‘Tis the season of pumpkin spice lattes, spooky, scary skeletons and dwindling daylight hours. With the changing colors of the leaves and the increased prevalence of Halloween decorations at convenience stores, the dog days of summer seem to be coming to an end.
And while outdoor grilling and live music are more commonly considered a staple of those better days, the Roots N Blues N BBQ festival is here to keep that feel-good summer vibe around for one last weekend.
Taking place in Stephens Lake Park and spanning from Sept. 29 through Oct. 1, the Roots N Blues N BBQ festival will feature over 30 local, regional, national and international artists, showcasing genres that range from country and bluegrass to gospel and soul. Headline artists include Ryan Adams, Leon Bridges and Emmylou Harris.
But the musical acts won’t be the only attractions that’ll draw people into Columbia. As one can probably infer from the title of the event, festivalgoers can also enjoy an array of culinary options from local food vendors.
Although the festival menu understandably places greater emphasis on BBQ options, the vendors specializing in snacks, drinks and desserts are there to make headlines as well. While it is only their first year at the festival, Smoothie King plans to bring something fresh to the festival experience that doesn’t necessarily fit the conventions of festival food.
Aside from selling various smoothies, Smoothie King will offer a healthy brand of cookies, avocado oil potato chips, fruit and pretzels. Store Manager Lee Brown believes it’s important to offer healthy alternatives, especially at a place where people may have a harder time finding them.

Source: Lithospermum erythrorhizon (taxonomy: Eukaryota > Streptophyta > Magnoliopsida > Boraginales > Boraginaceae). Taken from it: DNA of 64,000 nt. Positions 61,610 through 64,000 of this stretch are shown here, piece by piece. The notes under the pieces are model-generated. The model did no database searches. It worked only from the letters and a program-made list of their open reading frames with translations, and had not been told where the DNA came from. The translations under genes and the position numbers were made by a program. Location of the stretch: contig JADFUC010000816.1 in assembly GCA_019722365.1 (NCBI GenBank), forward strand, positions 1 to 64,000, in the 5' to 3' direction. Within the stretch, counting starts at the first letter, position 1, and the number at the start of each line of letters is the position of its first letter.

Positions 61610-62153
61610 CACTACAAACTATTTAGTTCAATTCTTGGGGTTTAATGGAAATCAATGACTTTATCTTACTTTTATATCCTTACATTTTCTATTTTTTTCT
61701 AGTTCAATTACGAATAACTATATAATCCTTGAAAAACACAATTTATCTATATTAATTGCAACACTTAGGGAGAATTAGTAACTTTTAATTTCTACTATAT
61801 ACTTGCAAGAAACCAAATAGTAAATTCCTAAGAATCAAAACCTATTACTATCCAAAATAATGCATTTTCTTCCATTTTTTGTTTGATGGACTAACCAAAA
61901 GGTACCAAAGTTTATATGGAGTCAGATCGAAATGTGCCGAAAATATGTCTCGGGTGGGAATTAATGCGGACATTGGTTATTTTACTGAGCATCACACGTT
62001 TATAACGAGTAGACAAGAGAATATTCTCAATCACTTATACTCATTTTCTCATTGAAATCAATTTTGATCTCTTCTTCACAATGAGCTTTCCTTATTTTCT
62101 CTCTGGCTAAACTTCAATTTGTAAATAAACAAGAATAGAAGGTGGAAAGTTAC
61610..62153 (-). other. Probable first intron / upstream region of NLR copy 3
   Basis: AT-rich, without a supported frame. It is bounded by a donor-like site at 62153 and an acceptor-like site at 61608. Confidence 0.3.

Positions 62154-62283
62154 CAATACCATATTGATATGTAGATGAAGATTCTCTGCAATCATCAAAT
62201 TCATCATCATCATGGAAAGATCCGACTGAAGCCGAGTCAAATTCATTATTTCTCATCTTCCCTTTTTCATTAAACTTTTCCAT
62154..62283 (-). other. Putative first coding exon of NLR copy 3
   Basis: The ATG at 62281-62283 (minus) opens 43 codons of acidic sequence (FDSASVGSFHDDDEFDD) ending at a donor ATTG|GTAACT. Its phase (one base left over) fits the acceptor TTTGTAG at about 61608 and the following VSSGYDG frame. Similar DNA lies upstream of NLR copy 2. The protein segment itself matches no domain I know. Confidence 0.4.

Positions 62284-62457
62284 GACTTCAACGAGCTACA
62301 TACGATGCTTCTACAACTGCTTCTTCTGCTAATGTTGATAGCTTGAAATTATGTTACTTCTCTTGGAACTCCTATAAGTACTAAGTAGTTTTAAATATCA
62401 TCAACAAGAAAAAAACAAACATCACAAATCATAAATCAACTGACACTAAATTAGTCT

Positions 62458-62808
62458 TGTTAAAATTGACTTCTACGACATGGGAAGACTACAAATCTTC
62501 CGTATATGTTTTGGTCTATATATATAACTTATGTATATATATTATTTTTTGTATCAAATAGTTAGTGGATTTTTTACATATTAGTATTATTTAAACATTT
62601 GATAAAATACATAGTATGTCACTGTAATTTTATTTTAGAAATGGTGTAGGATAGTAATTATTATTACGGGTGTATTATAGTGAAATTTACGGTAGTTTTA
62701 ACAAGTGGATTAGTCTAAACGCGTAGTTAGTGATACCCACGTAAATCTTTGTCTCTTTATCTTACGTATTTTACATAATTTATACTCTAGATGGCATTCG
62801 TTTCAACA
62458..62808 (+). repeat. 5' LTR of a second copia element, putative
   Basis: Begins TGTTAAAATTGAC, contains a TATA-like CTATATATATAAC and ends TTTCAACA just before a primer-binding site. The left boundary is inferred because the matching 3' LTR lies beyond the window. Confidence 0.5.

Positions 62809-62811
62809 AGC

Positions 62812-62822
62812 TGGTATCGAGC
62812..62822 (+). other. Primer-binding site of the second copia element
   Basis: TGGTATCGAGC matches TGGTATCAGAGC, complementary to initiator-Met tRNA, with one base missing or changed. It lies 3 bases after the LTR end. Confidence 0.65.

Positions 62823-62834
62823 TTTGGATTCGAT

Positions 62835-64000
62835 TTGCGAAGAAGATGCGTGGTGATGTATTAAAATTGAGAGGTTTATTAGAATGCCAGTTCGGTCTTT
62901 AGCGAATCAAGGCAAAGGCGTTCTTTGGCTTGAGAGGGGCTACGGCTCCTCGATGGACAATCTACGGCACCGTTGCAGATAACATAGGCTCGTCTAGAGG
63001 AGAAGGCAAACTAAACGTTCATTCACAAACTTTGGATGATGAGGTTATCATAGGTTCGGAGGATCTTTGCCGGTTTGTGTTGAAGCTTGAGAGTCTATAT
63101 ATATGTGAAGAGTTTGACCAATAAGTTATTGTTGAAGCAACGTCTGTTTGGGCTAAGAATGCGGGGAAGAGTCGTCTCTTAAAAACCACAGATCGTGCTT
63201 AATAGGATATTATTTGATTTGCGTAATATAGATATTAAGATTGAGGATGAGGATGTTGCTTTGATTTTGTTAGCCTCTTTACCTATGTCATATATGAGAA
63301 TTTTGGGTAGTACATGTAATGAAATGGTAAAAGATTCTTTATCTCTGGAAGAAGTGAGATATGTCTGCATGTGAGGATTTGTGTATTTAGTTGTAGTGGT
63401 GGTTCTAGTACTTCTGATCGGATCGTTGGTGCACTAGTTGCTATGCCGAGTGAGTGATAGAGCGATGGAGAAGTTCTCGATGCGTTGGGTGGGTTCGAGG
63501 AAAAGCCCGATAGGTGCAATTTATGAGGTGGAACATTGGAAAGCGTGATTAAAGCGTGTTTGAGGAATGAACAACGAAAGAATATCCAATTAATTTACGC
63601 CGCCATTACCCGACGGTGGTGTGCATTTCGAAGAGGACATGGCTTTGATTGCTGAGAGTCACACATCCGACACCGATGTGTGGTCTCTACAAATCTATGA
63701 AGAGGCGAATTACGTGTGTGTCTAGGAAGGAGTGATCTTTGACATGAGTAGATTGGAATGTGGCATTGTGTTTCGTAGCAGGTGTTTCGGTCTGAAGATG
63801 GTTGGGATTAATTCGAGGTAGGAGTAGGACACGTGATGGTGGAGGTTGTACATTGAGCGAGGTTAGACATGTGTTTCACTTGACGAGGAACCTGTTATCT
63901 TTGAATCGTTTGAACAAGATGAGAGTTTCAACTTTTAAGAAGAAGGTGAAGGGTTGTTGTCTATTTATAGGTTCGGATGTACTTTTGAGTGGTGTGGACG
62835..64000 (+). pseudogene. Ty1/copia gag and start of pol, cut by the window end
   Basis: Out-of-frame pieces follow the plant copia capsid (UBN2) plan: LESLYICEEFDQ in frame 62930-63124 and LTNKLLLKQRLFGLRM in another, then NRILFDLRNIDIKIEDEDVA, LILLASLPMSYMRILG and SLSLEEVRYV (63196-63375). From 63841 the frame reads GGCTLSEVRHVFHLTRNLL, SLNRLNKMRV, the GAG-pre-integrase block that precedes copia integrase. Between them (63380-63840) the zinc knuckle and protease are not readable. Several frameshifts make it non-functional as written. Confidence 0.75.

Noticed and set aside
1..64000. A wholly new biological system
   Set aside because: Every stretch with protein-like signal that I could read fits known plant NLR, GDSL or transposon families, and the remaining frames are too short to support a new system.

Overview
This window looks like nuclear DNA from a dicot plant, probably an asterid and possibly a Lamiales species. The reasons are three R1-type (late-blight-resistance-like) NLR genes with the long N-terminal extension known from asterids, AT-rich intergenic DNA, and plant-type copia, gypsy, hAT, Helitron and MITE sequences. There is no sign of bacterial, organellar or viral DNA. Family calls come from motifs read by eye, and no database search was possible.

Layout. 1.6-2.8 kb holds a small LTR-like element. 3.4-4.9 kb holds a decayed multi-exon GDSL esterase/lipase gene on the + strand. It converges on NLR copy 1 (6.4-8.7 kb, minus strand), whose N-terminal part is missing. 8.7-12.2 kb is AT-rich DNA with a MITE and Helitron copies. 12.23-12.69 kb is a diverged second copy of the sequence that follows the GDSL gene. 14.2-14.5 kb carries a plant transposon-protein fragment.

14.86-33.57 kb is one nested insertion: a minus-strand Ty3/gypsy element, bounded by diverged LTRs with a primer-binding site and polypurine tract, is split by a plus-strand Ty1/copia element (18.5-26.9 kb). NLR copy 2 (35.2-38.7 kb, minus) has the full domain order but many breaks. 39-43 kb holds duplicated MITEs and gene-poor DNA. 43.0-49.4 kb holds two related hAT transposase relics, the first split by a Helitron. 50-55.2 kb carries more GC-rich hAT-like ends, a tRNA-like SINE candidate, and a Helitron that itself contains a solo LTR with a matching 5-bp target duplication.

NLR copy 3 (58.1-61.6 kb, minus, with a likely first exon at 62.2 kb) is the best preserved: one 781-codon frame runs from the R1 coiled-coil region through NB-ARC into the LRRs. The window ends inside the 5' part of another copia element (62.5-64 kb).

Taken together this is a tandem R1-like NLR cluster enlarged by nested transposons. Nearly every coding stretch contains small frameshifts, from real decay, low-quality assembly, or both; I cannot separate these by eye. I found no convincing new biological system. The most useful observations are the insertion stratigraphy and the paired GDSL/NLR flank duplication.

“We want to promote living a healthy and active lifestyle; that’s our mission statement,” Lee said. “Instead of eating unhealthy food, people can have our smoothies as an option.”
In addition to advocating healthier living, Smoothie King plans on fostering eco-friendly practices. Because the festival doesn’t allow anyone to carry plastic water bottles, Smoothie King has taken upon itself to make reusable Smoothie King plastic water bottles.
“My favorite part is not worrying about putting more plastic out there and reducing our carbon footprint,” Lee said. “It’s also something the customers can take home that has our logo on it.”
Because the festival has grown considerably over the years, Roots N’ Blues N’ BBQ has inadvertently become an ideal location for vendors to engage in some shameless (yet harmless) self-promotion. After four years of selling drinks at the festival, Lakota Coffee Company General Manager Andrew DuCharme has seen the increase in festivalgoers as a vital part in their marketing strategy.
“Normally we’re in a coffee shop, but here you go outside and see new people,” Ducharme said. “It’s great for advertising, especially when you have people from Kansas City and St. Louis come try us.”
Lakota Coffee will offer lemonade, iced coffee, tea and chai and bottled drinks for the hot and stickier part of the day, as well as hot coffee, cocoa and apple cider once night falls. Snacks such as cookies and chips will also be provided.
But at what point do snacks like avocado chips and cookies fail to suffice? Sure, they do the job at keeping you satiated between a couple of sets, but what about dinner?
While Harold’s Doughnuts is technically filed under the “Snacks, Drinks & Desserts” category on the vendor menu, it does have one item that could potentially answer those questions.
BBQ pulled pork and chicken doughnut sandwiches.There’s a first for everything, right?
Founder and owner of Harold’s Doughnuts Michael Urban certainly believes so. Urban’s goal was to try something unique, especially for this particular event.
“We’ve got the culinary chops to be able to do new things,” Urban said. “Certainly people don’t just eat doughnuts for dinner, so this is a great opportunity for us to be creative.”
With Harold’s Doughnuts’ doughnut sandwiches, Smoothie King’s reusable water bottles and Lakota Coffee’s hot and cold beverages, BBQ vendors need to step up their game or they may run the risk of getting burned.
Edited by Claire Colby | email@example.com